Guantanamo in Chicago: Imperialist war and police torture
In 1990, Lathierial Boyd, 24, was asked by police to come to a facility in Chicago to help them investigate a murder. Boyd was confused, but, as he had been at his sister’s house on the other side of town the night of the murder watching a basketball game, he was not worried. He had a real estate business and was doing well.
He went to the infamous police facility called Homan Square not knowing that an untold number of people, mostly Black and Latino/a, had been “disappeared” into that building. He met Detective Richard Zuley and soon was shackled to a wall and the floor. Zuley went through Boyd’s nice apartment. Finding nothing, Zuley returned and told Boyd, “No n_____er should live like this.”(Guardian, Feb. 19)
Zuley had Boyd framed up by suppressing exonerating evidence and faking incriminating evidence. Boyd was finally freed in 2013, after 23 years in prison, on the grounds that he should not have been tried in the first place.
From Homan Square to Guantánamo
Angel Perez is the latest man to level similar accusations, telling the Guardian he was taken to Homan in October 2012 after being called to a meeting by cops who wanted him to touch base with a drug dealer they believed he knew. He declined to do so. Perez says the cops then put him in a cagelike room, sat on his chest, pushed their palms into his eyes and threatened his family — all to get him to participate in a $170 drug sting operation. The cops shackled him, taunted him and began running a metal object — Perez says an officer implied it was a gun — along his skin and then forced it into his rectum. “He jammed it in there and I started jerking and going all crazy.” (Newser.com, March 15)
These are just two of countless examples of people being lured into the CIA-like secret site in Chicago to be tortured and coerced into confessions and/or collaboration with the cops, often in frame-ups. At times, masked cops have swooped down on people in the streets and brought them to Homan Square with no charges and no official arrests.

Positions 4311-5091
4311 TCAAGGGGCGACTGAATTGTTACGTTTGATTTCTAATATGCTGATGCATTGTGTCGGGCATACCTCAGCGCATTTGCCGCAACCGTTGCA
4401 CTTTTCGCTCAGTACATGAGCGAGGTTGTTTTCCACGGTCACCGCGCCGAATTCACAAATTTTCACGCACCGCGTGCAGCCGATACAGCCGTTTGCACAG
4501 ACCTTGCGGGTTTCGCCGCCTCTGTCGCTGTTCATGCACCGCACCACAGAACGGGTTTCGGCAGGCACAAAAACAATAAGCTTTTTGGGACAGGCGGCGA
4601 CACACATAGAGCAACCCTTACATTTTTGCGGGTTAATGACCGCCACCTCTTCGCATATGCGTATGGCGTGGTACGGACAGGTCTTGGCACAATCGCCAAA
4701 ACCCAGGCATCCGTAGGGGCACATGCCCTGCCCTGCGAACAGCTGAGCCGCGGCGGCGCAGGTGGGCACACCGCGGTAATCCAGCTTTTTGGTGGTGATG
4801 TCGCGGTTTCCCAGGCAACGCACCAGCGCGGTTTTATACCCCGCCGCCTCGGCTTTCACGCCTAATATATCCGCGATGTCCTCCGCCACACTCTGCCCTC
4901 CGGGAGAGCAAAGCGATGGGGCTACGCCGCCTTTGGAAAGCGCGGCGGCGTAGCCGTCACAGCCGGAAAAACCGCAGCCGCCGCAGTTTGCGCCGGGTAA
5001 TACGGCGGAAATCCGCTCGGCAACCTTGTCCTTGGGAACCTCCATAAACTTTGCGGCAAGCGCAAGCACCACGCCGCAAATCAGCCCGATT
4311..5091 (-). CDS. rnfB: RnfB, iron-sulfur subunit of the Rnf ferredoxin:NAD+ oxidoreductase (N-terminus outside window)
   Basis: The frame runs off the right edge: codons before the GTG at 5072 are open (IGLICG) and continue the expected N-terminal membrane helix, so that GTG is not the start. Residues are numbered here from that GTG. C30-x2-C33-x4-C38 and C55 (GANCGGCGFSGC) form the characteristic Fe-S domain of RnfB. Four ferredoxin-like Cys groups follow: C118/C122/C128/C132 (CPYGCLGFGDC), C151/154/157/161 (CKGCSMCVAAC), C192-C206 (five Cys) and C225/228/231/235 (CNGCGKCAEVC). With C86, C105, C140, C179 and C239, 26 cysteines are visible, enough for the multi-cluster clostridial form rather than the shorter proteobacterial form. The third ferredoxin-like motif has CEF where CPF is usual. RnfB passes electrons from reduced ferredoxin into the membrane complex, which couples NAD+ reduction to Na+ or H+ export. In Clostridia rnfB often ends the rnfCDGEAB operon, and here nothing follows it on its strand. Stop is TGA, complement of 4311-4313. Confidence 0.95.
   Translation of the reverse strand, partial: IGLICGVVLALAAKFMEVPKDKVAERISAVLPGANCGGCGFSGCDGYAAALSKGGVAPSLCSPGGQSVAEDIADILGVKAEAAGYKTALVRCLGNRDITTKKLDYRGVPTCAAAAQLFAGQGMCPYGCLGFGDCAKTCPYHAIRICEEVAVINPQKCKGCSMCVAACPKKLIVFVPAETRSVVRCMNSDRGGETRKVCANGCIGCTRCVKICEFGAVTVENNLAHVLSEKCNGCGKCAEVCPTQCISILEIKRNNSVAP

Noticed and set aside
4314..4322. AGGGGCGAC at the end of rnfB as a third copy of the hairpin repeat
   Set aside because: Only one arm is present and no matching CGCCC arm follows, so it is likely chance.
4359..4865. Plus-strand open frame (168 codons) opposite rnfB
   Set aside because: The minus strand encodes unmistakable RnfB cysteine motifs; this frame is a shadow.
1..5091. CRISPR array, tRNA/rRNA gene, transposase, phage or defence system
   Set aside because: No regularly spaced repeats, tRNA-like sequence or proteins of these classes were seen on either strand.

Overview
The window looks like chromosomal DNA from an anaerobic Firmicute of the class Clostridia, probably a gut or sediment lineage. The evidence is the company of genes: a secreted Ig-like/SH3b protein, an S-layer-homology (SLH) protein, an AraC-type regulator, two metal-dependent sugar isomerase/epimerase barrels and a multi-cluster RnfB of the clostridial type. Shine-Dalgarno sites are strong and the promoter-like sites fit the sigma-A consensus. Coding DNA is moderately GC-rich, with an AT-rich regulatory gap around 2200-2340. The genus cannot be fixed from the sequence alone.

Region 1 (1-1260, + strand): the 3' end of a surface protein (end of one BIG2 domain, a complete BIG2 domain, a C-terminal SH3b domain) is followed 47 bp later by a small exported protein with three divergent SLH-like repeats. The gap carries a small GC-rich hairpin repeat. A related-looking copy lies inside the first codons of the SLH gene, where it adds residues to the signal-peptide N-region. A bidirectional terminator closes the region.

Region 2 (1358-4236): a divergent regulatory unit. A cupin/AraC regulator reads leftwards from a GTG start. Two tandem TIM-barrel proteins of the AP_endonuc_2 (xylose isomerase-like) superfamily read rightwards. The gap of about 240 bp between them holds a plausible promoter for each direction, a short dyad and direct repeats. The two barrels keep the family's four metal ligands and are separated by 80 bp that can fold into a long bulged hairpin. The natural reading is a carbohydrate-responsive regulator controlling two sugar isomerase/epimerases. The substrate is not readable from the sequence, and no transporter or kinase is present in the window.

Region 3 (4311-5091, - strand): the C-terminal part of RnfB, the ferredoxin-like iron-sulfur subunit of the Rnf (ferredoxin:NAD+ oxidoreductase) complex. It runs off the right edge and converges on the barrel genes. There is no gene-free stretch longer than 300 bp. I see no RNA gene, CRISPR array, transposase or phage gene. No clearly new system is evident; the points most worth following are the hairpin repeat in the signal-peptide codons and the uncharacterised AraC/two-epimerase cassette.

If a person is not arrested, then he or she doesn’t have to be entered into the system, given a lawyer, have the family notified or have his or her rights read. The person just “disappears” into the police torture dungeon.
There is a strong political connection between police torture and imperialist war. Zuley was on the police payroll for 20 or more years until he took a leave to be part of the Joint Task Force for torture interrogations at Guantanamo prison.
Wrote the Feb. 18 Guardian: “Zuley’s tactics, which would be supercharged at Guantánamo when he took over the interrogation of a high-profile detainee as a U.S. Navy reserve lieutenant, included:
“Shackling suspects to police-precinct walls through eyebolts for hours on end; accusations of planting evidence when there was pressure for a high-profile murder conviction; threats of harm to family members of those under interrogation used as leverage; pressure on suspects to implicate themselves and others; threats of being subject to the death penalty if suspects did not confess.
“While ‘assigned’ to the U.S. military base at Guantánamo Bay … Zuley led one of the most brutal interrogations ever conducted at the prison. ‘I’ve never seen anyone stoop to these levels,’ a former Marine Corps prosecutor said.”
Jon Burge, police torturer
The torture inflicted by the Chicago police in Homan Square is not new. In the 1970s and 1980s police detective and commander Jon Burge ran routine torture operations that he had learned while in Vietnam. Burge framed up hundreds of people and extracted false confessions, often to capital crimes.
Burge headed a band of police named the “Midnight Crew” between 1972 and 1991. They systematically tortured and abused Black men and women to coerce false confessions. Methods they used included suffocation, beatings, burnings, electric shock with cattle prods, electric wires attached to the genitals, and other methods that caused severe physical and mental injury.
The Chicago-based Innocence Project uncovered so many coerced confessions and got so many capital cases overturned that Gov. George Ryan in January 2003 commuted all 163 death sentences in the state, emptying death row in Illinois. Some of those pardoned were Burge’s victims.
Burge carried on for two decades before he was finally brought to court in 2010. He was sentenced to a light term for perjury and recently got out.